Gallien History, Family Crest & Coats of Arms
- Origins Available:
From the historical and enchanting Italian region of Tuscany emerged a multitude of noble families, including the distinguished Gallien family. During the Middle Ages, as populations grew and travel between regions became more frequent, the people of Tuscany found it necessary to adopt a second name to identify themselves and their families. The process of adopting fixed hereditary surnames was not complete until the modern era, but the use of hereditary family names in Italy began in the 10th and 11th centuries. Italian hereditary surnames were developed according to fairly general principles and they were characterized by a profusion of derivatives coined from given names. Although the most common type of family name found in Tuscany is the patronymic surname, which is derived from the father's given name, the nickname type of surname is also frequently found. Nickname surnames were derived from an eke-name, or added name. They usually reflected the physical characteristics or attributes of the first person that used the name. The surname Gallien is a name for a person with some of the attributes associated with a bird, such as a fine voice or sexual prowess. The name, which was also very popular in Spain during the Middle Ages, is derived from the Latin word Gallus which means rooster.
Early Origins of the Gallien family
The surname Gallien was first found in northern Italy which today incorporates the provinces of Cremona, Brescia, Pisa and the city of Florence. The earliest records of the surname Gallien date back to Florence, where the Galigai family can be traced to 1039.
Important Dates for the Gallien family
This web page shows only a small excerpt of our Gallien research. More information is included under the topic Early Gallien History in all our PDF Extended History products and printed products wherever possible.
Gallien Spelling Variations
Surnames that originated in Italy are characterized by an enormous number of spelling variations. Some of these are derived from regional traditions and dialects. Northern names, for instance, often end in "o", while southern names tend to end in "i". Other variations come from the fact the medieval scribes tended to spell according to the sound of words, rather than any particular set of rules. The recorded variations of Gallien include Galli, Gallo, Gall, Gallis, Gallelli, Gallello, Galletti, Galigai, Gallico, Galelei, Galladei, Galeota, Galizzi, Gallego, Gallini, Gallino, Gallucci, Galluccio, Galluzzi, Gallus, Galliussi, Gallozzi, Gallotti, Galloni, Gallone, Gallarini and many more.
Early Notables of the Gallien family (pre 1700)
Prominent among members of the family was Francesco Galeota, born in 1497 in Naples, who was a poet and a nobleman. Eighteen members of the Galilei family of Florence became priests between 1381 and 1528. Giulio Cesare la Galla (1576-1624), was Professor of philosophy at the Collegio Romano in Italy. Maria Domitilla Galluzzi (1595-1671), was a Catholic mystic. Girolamo da Santacroce Galizzi was a Venetian painter around 1510. Giovanni Gallego was a Baron, was Governor of Siena in 1540, and owned the castle of Salvatore in Messina. One very well known member of this lineage was Galileo Galilei, the physicist and...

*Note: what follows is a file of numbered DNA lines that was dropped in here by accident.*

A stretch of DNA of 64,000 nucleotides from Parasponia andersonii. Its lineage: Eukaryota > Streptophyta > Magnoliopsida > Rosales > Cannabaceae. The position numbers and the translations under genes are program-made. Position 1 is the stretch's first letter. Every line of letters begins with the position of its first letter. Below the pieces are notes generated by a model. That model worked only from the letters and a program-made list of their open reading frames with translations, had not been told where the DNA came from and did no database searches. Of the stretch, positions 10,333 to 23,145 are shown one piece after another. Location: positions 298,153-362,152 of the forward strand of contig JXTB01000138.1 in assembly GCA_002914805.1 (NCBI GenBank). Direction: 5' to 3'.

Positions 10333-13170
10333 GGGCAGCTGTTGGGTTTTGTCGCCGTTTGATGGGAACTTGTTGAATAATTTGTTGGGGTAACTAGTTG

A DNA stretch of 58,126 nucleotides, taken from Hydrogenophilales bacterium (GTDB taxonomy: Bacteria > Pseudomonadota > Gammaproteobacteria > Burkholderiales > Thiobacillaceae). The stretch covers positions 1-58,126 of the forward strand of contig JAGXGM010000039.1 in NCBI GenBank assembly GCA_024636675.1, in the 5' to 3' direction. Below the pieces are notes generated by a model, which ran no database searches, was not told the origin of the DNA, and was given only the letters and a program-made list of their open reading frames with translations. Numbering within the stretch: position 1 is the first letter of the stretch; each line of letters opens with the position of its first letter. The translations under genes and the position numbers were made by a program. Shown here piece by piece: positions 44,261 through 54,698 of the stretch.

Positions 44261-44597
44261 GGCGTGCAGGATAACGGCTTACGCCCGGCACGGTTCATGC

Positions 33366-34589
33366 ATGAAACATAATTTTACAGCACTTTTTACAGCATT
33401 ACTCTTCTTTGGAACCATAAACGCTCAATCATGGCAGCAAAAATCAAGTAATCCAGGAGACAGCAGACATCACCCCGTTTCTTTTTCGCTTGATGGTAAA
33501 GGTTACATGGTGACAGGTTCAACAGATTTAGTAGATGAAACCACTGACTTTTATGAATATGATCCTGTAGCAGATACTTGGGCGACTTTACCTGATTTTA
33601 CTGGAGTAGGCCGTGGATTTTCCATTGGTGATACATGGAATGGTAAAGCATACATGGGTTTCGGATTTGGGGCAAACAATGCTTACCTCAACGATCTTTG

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Gallien migration to the United States
In the immigration and passenger lists were a number of people bearing the name Gallien
Gallien Settlers in United States in the 20th Century
- Andre E. Gallien, aged 27, who landed in America from Paris, in 1905
- Andre Edward Gallien, aged 25, who settled in America from Paris, France, in 1908
- Mrs. Blanche Gallien, aged 34, who landed in America from Paris, France, in 1910
- Helen K. Gallien, aged 43, who landed in America, in 1911
- Andre Edouard Gallien, aged 55, who immigrated to the United States from Beaucourt, France, in 1919
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Gallien migration to Canada
Some of the first settlers of this family name were:
Gallien Settlers in Canada in the 20th Century
- Edmond Gallien, aged 36, who settled in Winnipeg, Canada, in 1913
- Emeisc Gallien, aged 33, who immigrated to Winnipeg, Canada, in 1913
Gallien migration to New Zealand
Emigration to New Zealand followed in the footsteps of the European explorers, such as Captain Cook (1769-70): first came sealers, whalers, missionaries, and traders. By 1838, the British New Zealand Company had begun buying land from the Maori tribes, and selling it to settlers, and, after the Treaty of Waitangi in 1840, many British families set out on the arduous six month journey from Britain to Aotearoa to start a new life. Early immigrants include:
Gallien Settlers in New Zealand in the 19th Century
- Lewis Gallien, who arrived in Wellington, New Zealand aboard the ship "Wild Duck" in 1860
Contemporary Notables of the name Gallien (post 1700)
- Pierre Gallien (b. 1911), French professional road bicycle racer who won one stage in the 1939 Tour de France